WARNING: Spoilers for Kiznaiver

Studio Trigger original anime are always highly anticipated by anime viewers, not for nothing Kill la Kill is still considered one of the most memorable anime from the 2010s. They have unique art style and they are not afraid to talk about unusual topoics. Kiznaiver is no exception.

Mari Okada‘s Kiznaiver resembles other anime like Kokoro Connect, which focuses on a group of teenagers connected by their feelings after body swapping. In Kiznaiver‘s case, the connection is through pain, both physical and emotional. It’s an interesting concept reinforced by the fact that the main character, the one character the audience is supposed to feel identified with the most, is unable to feel any pain. This results in him coming off as a quite bland, boring-to-watch character, but not to the point that takes away from the enjoyment. Katsuhira is, after all, accompanied by a very lively, fun cast. Chidori, Tenga, Nico, Honoka, Yua and Yoshiharu are all unique in their own ways, making their relationship both entertaining and, surprisingly, not as easy as you would expect it to be. It shouldn’t be too surprising, though, a short series based on characters sharing emotions is bound to have conflict and drama, even if it had to be a bit pushed at times.

It’s no surprise then that the main source of drama came from their difficult relationship. Aside from friendship (a topic I will touch later on), this is the series that has probably started more ship wars in this anime season. Hell, even the characters had their own ships! The drama in this regard came from unrequited love and love triangles (and even quadrangles). As a fan of slow-burns, I’m not particularly fond of how the romance was handled as most of the relationships seemed to be very sudden and probably only included to add up to the drama. Perhaps the most well-built (and plot-relevant) relationship was Katsuhira and Sonozaki’s, while Tenga and Chidori’s strange/implied “romantic” scene in the finale was quite forced.

One of the problems with Kiznaiver is that it takes a long time for the plot to be established. It’s not until Episode 9 that things start to really happen. I didn’t have a particular problem with this, as my main reason for watching Kiznaiver was the characters. In fact, Kiznaiver is much more character-driven than plot-driven. However, Maki’s storyline took too much time from the show. This is not to say her story wasn’t good or important (it was refreshing to see a lesbian relationship without it being sexualized or making a big deal out of it), but it certainly would have made much more sense in a 24 episode series. Kiznaiver had already very limited time for such an ambitious concept to have so much time invested in Ruru, a character that is not relevant to the plot or mentioned again.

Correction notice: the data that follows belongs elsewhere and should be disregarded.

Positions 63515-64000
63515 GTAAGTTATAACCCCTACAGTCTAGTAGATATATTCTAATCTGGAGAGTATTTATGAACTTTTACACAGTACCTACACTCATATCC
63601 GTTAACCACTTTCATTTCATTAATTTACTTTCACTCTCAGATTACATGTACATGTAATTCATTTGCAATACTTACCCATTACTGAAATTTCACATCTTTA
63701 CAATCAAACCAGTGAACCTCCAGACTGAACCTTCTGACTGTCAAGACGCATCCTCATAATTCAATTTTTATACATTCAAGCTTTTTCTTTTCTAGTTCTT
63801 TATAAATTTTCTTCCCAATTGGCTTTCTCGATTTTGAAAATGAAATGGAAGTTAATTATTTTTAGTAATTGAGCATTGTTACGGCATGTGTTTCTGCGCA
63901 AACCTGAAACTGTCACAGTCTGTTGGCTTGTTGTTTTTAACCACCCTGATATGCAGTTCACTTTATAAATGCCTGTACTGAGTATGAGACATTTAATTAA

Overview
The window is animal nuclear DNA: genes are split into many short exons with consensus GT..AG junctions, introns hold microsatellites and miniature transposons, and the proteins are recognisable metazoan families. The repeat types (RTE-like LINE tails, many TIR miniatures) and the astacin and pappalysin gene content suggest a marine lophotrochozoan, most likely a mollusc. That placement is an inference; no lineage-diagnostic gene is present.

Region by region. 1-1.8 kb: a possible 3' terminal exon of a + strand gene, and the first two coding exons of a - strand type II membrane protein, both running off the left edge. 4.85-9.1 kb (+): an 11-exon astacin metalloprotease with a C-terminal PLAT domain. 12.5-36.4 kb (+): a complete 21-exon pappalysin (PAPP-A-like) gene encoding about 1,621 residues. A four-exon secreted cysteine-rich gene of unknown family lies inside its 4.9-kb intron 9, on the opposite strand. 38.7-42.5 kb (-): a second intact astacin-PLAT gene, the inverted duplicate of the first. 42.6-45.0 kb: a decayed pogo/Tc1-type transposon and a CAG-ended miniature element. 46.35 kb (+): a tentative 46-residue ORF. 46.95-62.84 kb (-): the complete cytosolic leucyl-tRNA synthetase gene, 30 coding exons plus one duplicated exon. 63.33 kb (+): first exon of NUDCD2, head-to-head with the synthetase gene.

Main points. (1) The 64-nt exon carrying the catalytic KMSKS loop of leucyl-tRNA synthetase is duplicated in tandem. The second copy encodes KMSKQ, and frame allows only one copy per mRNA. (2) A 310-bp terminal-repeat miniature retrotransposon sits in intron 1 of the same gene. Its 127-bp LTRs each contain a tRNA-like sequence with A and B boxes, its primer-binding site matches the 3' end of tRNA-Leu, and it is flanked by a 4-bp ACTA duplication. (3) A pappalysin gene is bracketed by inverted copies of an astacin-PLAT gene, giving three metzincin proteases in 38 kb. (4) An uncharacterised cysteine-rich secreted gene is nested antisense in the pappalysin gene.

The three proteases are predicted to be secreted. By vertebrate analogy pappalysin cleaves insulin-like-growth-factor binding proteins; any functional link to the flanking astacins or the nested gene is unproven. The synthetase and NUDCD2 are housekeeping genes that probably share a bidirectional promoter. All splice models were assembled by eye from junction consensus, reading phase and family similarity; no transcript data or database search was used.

Episodes 9, 10 and 11 were certainly the peak of Kiznaiver. While Episode 9 took the drama a bit too far if only for shock value (see gif below), Episode 10 finally gave us an entire flashback for what actually happened in that recurring flashback about Katsuhira and Sonozaki. Everything from their lack of emotions to Katsuhira’s white hair were given an explanation in a brilliant, yet saddening way. Sonozaki’s smile and Katsuhira’s cries when meeting his catatonic childhood friends rank as some of the most heartbreaking moments from this season. In many aspects, the episode actually reminded me of Terror in Resonance, except this time, the Kizna organization is not entirely evil, which was very refreshing to see. Sure, these scientists still played with children’s lives without permission, but the outcome of the experiment was an accident, they regretted their actions and tried to save everyone in the end. Furthermore, while Episode 12 was not as good as the previous ones, I’m still glad that it focused on the series’ themes of human connection rather than on fighting a big bad just for the sake of it.

One of the reasons why the finale felt a bit lackluster was because the show had already used all of the emotional and psychological speeches it had to offer. At the end of the day, Kiznaiver is hardly a story about friendship (a theme 95% of anime love to exploit), but about empathy and human connection. The show raises questions such as “when does someone go from being an acquaintance to a friend?”, “does sharing traumatic experiences together make you friends?”, “why do you feel bad when a friend is crying: because you empathize with them, or because you really can’t stand to see them sad?”. While the series’ treatment of these topics is pretty cheap and unsatisfying, I still have to give it credit for making the audience think about friendship in a way that is no the typical “because we’re friendz!1!!1!” we are so used to seeing.

Kiznaiver was a joy to watch every week if only for the amazing character designs, colorful animation, superb opening and character interactions. It took a while for the plot to get going and for us to really get a clue of what was going on, and while the final result was not that innovative, it still managed to make us feel entertained and wonder about the value of friendship and whether pain is something we need in order to live life to the fullest.